For medical professionals, the white lab coat represents a commitment to scientific rigour and compassionate care while identifying the wearer as a member of a community of professionals. It’s a badge of honor, showing the result of many hard hours of work and dedication. On January 9, the Union College Division of Nursing welcomed 31 new level one nursing students with the division’s second White Coat Ceremony for Nursing.
Dr. Gold, a medical professor at Columbia University, believed having medical students take the Hippocratic Oath at the end of their studies was far too late. He felt a student’s work as a scientist, healer, and compassionate care-giver really begins at their entry into the program. Dr. Gold created the White Coat Ceremony in 1993 to emphasize the significance of the students’ first steps into a new profession and to invite them to take pride in their calling. While White Coat Ceremonies have been conducted for more than 20 years in other medical professions, the practice has only recently extended to nurses.
In 2014, the Arnold P. Gold Foundation began supporting White Coat Ceremonies for Nursing in partnership with the American Association of Colleges of Nursing (AACN), extending grants to 100 different nursing schools in the first year. In 2015, 60 more schools were added, and another 50 joined in 2016. The Union College Nursing Program applied for the grant in 2016 and was accepted on the first try. Union is the second college in Nebraska to receive this honor. Approval from the foundation comes with a $1,000 grant to assist with the ceremony.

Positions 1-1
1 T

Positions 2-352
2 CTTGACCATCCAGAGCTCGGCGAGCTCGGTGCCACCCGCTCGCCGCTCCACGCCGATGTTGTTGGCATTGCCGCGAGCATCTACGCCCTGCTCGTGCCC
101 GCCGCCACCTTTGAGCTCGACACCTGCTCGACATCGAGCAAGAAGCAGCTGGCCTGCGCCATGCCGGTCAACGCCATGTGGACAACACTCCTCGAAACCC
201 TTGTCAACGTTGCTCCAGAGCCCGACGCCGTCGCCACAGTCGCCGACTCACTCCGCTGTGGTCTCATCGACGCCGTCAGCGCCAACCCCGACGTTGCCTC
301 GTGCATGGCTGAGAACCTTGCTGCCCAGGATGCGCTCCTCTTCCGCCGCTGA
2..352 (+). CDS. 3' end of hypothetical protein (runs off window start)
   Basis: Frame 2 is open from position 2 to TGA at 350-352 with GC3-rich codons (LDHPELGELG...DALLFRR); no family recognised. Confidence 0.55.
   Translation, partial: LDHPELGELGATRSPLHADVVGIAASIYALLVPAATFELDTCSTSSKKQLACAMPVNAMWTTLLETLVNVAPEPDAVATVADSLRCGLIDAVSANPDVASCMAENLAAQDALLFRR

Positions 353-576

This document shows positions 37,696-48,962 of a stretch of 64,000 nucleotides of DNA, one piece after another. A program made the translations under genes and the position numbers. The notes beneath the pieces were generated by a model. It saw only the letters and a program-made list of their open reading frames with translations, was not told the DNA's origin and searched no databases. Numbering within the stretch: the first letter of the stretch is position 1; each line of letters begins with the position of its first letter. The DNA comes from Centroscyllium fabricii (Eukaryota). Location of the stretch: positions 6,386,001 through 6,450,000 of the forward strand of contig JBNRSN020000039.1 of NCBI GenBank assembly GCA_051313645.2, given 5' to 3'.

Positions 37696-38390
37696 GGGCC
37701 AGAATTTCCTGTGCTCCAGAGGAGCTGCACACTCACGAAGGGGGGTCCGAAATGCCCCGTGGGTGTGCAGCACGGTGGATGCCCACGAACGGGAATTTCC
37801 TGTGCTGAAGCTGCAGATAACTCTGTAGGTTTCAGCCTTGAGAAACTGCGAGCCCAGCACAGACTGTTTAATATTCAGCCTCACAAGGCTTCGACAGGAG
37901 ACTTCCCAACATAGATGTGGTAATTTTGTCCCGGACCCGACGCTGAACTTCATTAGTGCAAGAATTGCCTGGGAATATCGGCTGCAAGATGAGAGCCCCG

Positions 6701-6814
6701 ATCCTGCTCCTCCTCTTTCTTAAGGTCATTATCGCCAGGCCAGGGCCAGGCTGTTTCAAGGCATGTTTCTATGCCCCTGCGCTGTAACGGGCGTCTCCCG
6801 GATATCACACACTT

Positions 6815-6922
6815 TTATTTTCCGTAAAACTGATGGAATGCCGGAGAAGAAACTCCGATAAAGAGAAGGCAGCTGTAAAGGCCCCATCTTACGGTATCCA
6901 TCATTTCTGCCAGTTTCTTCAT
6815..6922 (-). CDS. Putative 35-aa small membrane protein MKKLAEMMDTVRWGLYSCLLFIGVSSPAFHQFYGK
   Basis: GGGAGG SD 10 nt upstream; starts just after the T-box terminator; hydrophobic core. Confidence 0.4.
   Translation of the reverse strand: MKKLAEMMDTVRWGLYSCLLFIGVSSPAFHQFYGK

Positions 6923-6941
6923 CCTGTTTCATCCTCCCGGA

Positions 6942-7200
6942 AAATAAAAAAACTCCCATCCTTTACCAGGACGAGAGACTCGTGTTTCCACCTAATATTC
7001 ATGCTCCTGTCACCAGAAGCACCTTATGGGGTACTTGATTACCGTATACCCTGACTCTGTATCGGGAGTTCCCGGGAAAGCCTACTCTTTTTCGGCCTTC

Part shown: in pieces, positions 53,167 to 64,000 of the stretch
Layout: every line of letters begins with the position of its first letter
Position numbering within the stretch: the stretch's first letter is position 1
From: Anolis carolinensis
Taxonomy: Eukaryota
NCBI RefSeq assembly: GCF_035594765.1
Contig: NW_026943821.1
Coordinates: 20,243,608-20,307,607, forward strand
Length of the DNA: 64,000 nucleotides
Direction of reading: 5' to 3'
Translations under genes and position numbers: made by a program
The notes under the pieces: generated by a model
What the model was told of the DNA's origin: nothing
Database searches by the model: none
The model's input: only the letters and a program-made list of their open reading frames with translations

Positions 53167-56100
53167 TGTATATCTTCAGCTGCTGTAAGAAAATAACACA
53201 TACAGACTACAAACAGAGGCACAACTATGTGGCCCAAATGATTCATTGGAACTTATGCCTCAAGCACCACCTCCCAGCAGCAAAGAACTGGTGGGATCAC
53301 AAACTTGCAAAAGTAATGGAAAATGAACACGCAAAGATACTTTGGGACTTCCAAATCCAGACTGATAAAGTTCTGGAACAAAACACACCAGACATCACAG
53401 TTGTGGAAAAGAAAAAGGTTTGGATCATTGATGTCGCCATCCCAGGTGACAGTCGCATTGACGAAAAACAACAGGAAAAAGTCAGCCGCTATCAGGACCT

Courtney Fast, a level one nursing student, participated in this semester’s ceremony. “It was great to feel welcomed and that we were a part of something,” Fast said. “It felt like an induction into a new community.”
“The White Coat Ceremony highlights the important role compassion plays in providing patient-centered care and improving health outcomes,” said Dr. Juliann Sebastian, Chair of the AACN Board of Directors in a statement announcing the expansion of white coat ceremony funding in 2016. “With healthcare becoming more interprofessional and team-driven, nurses, physicians, and other providers must embed humanism in their practice as a way to elevate the patient care experience.” The foundation defines humanism as a patient-centric approach to medicine that creates a caring, trustful and respectful relationship between skilled practitioners and patients.
Dr. Nicole Orian, the chair of the Division of Nursing, said in her submission to the Gold Foundation that, “As a nursing program, we have intentionally looked and listened over the years to identify the needs and expectations of the ever-changing healthcare environment. Our nursing program has evolved to meet those needs—all the while remaining committed to graduating nurses who are caring and compassionate as well as prepared and qualified for the roles in which they will practice.”
The Union College Nursing Program accepts approximately 30 students each fall and spring semester. The tradition of the White Coat Ceremony for Nursing will continue to welcome each cohort of new students as they begin their educational preparation for the nursing profession at Union College.
If you’d like to know more about the nursing program, please visit www.ucollege.edu/nursing or call 402.486.2674.
By Elizabeth Bearden, student writer